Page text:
So, it’s not clearly now new – but it is incredibly powerful.
As mentioned above, shame marketing involves tapping into how a person views how other people will view them.
Basically, tapping into their insecurities. Unethically done, creating insecurities that do not and should not exist.
It can be very subtle. From this acne treatment page:
Telling visitors that they shouldn’t feel beautiful if they have acne, and that they should be corrected. To:
Miller Lite implying to men that if they don’t drink Miller Lite, they are not men (and don’t care about what good beer tastes like).
The commercial takes a not-so-subtle dig at women in the process… but that’s a different story.
It’s a dangerous emotion to tie into, however. As Avon discovered:
Every body is beautiful, unless they have any “flaws” I guess. What a gross abuse of the body positive movement. I want you all to look out for this constant manipulation. Once you see it, you can’t unsee it. It’s everywhere. You are constantly being manipulated to self hate. pic.twitter.com/cUnV8N3lD8
— Jameela Jamil 🌈 (@jameelajamil) January 19, 2019
And yet EVERYONE has dimples on their thighs, I do, you do, and the CLOWNS at @Avon_UK certainly do. Stop shaming women about age, gravity and cellulite. They’re inevitable, completely normal things. To make us fear them and try to “fix”them, is to literally set us up for failure pic.twitter.com/78kqu3nHeE
— Jameela Jamil 🌈 (@jameelajamil) January 19, 2019
If your marketing message uses shame, it’s important to understand where the line is.
While there are no set-in-stone rules, the successful campaigns tend to focus on areas the person is generally not sincerely self-conscious about and/or are non-judgmental.
Miller Lite’s ad, while highly questionable in my mind, fared OK. They received some expected critiques but gained market share with increased sales in 2019 while beer sales overall were down in the U.S.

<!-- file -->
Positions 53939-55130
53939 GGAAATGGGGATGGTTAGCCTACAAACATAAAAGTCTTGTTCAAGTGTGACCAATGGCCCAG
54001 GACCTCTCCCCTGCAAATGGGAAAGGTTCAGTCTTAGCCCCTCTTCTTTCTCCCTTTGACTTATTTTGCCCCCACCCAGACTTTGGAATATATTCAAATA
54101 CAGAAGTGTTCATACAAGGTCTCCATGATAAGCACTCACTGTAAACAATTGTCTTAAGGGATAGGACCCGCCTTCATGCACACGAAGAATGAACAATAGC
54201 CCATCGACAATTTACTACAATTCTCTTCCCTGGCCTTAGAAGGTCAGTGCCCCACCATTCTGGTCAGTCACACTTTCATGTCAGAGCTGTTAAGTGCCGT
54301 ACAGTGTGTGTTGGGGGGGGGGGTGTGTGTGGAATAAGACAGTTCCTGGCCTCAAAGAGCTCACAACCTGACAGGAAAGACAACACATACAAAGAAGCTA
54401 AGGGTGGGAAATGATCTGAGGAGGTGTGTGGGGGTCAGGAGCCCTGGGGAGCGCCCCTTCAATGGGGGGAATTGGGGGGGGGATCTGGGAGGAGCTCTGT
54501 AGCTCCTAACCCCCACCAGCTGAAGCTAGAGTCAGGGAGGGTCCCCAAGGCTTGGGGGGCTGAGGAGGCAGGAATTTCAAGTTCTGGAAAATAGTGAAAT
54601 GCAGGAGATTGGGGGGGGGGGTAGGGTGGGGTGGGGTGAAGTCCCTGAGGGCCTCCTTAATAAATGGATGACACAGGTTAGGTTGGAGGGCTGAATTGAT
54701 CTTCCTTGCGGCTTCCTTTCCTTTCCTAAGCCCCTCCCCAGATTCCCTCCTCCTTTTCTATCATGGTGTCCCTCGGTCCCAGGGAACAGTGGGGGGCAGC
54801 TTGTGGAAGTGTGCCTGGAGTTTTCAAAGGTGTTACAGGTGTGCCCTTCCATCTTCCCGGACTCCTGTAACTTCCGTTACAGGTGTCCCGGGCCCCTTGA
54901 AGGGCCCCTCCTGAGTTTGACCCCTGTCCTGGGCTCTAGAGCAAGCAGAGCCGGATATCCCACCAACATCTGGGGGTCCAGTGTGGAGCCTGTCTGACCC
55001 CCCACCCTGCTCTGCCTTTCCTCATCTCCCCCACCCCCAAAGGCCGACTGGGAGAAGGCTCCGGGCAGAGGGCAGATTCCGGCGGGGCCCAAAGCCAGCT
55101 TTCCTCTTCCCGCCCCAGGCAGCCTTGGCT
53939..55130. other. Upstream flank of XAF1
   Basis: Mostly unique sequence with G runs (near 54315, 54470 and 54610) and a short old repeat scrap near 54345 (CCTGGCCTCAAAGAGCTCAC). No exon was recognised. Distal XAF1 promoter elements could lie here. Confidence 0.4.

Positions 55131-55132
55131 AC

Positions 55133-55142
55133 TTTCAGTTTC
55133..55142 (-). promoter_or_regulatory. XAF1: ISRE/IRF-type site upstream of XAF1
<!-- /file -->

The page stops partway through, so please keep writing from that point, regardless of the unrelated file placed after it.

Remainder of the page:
They poked at areas their target marketing likely wasn’t self-conscious about, to begin with.
The ad compares not using their product to non-masculine traits, something that would potentially motivate, but likely not offend (their target market – results may vary).
Avon, on the other hand, offended their target market.
There’s a delicate balance between shame and offense.
If you use shame as a tool, make sure you’re on the right side of that line.
Fear as a Marketing Tool
Where guilt and shame are generally (though not always) subtle tools, fear is a blunt instrument.
For our purposes here we’re not going to consider the fear of missing an opportunity. That falls into a different category is my mind.
No… we’re going to think about marketing like:
As with the other two, fear lends itself to certain niches but the motivations are very different.
With fear you are not tapping into something that a person has done, nor are you tying into social hardship. No, with fear you are reaching into the basest of emotions… the ones there to keep us alive.
It is a powerful tool. Ask any politician.